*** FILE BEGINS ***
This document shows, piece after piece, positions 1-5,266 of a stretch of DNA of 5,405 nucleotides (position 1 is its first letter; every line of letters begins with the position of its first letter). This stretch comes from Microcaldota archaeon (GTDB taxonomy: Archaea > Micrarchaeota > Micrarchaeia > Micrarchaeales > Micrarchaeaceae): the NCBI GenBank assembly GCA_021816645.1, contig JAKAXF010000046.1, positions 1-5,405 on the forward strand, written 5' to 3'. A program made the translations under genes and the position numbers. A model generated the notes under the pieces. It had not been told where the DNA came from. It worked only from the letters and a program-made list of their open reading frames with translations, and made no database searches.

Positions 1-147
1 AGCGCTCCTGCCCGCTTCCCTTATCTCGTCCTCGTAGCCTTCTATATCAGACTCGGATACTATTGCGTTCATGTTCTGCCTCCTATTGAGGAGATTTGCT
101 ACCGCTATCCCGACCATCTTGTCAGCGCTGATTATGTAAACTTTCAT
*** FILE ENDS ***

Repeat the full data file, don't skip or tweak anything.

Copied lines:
This document shows, piece after piece, positions 1-5,266 of a stretch of DNA of 5,405 nucleotides (position 1 is its first letter; every line of letters begins with the position of its first letter). This stretch comes from Microcaldota archaeon (GTDB taxonomy: Archaea > Micrarchaeota > Micrarchaeia > Micrarchaeales > Micrarchaeaceae): the NCBI GenBank assembly GCA_021816645.1, contig JAKAXF010000046.1, positions 1-5,405 on the forward strand, written 5' to 3'. A program made the translations under genes and the position numbers. A model generated the notes under the pieces. It had not been told where the DNA came from. It worked only from the letters and a program-made list of their open reading frames with translations, and made no database searches.

Positions 1-147
1 AGCGCTCCTGCCCGCTTCCCTTATCTCGTCCTCGTAGCCTTCTATATCAGACTCGGATACTATTGCGTTCATGTTCTGCCTCCTATTGAGGAGATTTGCT
101 ACCGCTATCCCGACCATCTTGTCAGCGCTGATTATGTAAACTTTCAT